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20 July 2007

New England Journal of Medicine review concludes vitamin D deficiency is common yet preventable

The July 19, 2007 issue of the New England Journal of Medicine published a review authored by renowned vitamin D expert Michael Holick, MD, PhD, which concluded that vitamin D deficiency is widespread although easily prevented. An estimated 1 billion people have levels of the vitamin that are either insufficient or deficient.

Dr Holick, who is a professor of medicine, physiology, and biophysics, and director of the General Clinical Research Center at Boston University School of Medicine and Director of the Bone Healthcare Clinic at Boston Medical Center, introduces his subject by stating that “rickets can be considered the tip of the vitamin D deficiency iceberg.” While reduced levels of the vitamin in utero and childhood can cause growth retardation, skeletal deformities and increased hip fracture risk later in life, a deficiency in adults can result in osteopenia, osteoporosis, muscle weakness, fractures, autoimmune diseases, infectious diseases, cardiovascular disease, and some cancers.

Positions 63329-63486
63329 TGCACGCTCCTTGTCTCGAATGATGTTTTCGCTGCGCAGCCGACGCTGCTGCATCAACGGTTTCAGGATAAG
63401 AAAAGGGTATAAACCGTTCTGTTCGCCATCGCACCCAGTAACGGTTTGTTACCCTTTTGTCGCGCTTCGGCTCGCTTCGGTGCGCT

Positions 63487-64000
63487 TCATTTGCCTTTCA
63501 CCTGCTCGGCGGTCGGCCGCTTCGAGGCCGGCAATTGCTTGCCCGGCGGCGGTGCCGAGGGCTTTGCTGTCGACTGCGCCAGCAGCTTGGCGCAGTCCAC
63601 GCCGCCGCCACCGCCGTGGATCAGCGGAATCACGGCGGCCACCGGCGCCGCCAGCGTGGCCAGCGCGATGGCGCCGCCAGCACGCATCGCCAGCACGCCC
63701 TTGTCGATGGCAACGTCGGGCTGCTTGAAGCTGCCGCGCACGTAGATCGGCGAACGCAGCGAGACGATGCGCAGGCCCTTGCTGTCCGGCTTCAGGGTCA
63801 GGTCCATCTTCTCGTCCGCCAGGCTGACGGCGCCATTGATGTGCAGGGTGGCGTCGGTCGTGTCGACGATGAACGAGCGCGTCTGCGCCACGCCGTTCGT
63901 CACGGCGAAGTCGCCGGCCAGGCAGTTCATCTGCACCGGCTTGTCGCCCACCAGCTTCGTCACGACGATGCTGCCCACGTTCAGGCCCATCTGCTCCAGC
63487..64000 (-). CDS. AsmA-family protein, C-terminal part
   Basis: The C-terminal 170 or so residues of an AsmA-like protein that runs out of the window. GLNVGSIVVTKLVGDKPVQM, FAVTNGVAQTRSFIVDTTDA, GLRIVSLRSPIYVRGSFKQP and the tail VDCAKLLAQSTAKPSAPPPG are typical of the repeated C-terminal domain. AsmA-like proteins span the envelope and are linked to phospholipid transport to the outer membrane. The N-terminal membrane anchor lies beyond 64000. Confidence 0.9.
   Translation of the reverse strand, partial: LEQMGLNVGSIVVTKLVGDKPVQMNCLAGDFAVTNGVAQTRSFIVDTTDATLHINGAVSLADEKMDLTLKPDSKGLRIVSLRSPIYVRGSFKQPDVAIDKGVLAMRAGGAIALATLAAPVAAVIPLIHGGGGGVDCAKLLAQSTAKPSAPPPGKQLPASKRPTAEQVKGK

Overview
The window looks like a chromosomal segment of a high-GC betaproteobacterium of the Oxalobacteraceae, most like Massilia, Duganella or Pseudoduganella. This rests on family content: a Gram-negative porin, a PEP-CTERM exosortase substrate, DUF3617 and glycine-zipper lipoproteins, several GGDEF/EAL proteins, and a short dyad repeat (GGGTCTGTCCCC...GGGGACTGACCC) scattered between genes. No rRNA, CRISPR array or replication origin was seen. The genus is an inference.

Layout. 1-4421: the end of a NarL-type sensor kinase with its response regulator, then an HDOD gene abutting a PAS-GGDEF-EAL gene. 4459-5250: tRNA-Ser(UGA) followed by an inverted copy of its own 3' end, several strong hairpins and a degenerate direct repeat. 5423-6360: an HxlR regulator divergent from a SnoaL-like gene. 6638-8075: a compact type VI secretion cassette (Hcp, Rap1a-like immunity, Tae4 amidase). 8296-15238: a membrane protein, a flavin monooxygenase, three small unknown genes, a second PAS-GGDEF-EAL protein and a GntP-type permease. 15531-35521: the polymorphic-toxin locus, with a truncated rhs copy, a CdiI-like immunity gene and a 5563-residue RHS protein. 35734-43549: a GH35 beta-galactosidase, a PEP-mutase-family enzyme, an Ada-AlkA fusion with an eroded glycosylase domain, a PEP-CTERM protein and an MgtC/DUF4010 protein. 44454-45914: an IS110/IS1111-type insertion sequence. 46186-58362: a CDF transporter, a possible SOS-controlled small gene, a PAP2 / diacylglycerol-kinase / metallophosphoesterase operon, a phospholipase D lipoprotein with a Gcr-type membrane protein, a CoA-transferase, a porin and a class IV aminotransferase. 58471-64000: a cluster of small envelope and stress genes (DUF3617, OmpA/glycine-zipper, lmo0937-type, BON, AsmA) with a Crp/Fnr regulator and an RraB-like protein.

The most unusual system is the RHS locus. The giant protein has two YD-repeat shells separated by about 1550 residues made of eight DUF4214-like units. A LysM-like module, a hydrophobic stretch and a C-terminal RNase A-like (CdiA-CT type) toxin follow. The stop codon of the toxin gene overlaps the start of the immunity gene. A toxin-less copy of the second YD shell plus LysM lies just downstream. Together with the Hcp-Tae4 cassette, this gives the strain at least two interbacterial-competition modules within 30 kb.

Having insufficient vitamin D means that only 10 to 15 percent of calcium and 60 percent of the phosphorus we consumed are absorbed. Diminished absorption of these minerals is reflected in low bone mineral density, which is associated with fractures, decreased muscle strength, and falls. Individuals living at higher latitudes whose skin is unable to produce adequate amounts of vitamin D have been found to be at greater risk of Hodgkin’s lymphoma, colon, pancreatic, prostate, ovarian, breast, and other cancers.

Fortification of dairy products with vitamin D has helped lower the incidence of rickets, yet Dr Holick believes the current recommended Adequate Intakes for vitamin D need to be increased to at least 800 IU vitamin D3 per day. Greater amounts are needed to treat deficiency states or specific conditions.

“Providing children and adults with approximately at least 800 IU of vitamin D3 per day or its equivalent should guarantee vitamin D sufficiency unless there are mitigating circumstances, he writes. “Unless a person eats oily fish frequently, it is very difficult to obtain that much vitamin D3 on a daily basis from dietary sources. Excessive exposure to sunlight, especially sunlight that causes sunburn, will increase the risk of skin cancer. Thus, sensible sun exposure (or ultraviolet B irradiation) and the use of supplements are needed to fulfill the body’s vitamin D requirement,” he concludes.

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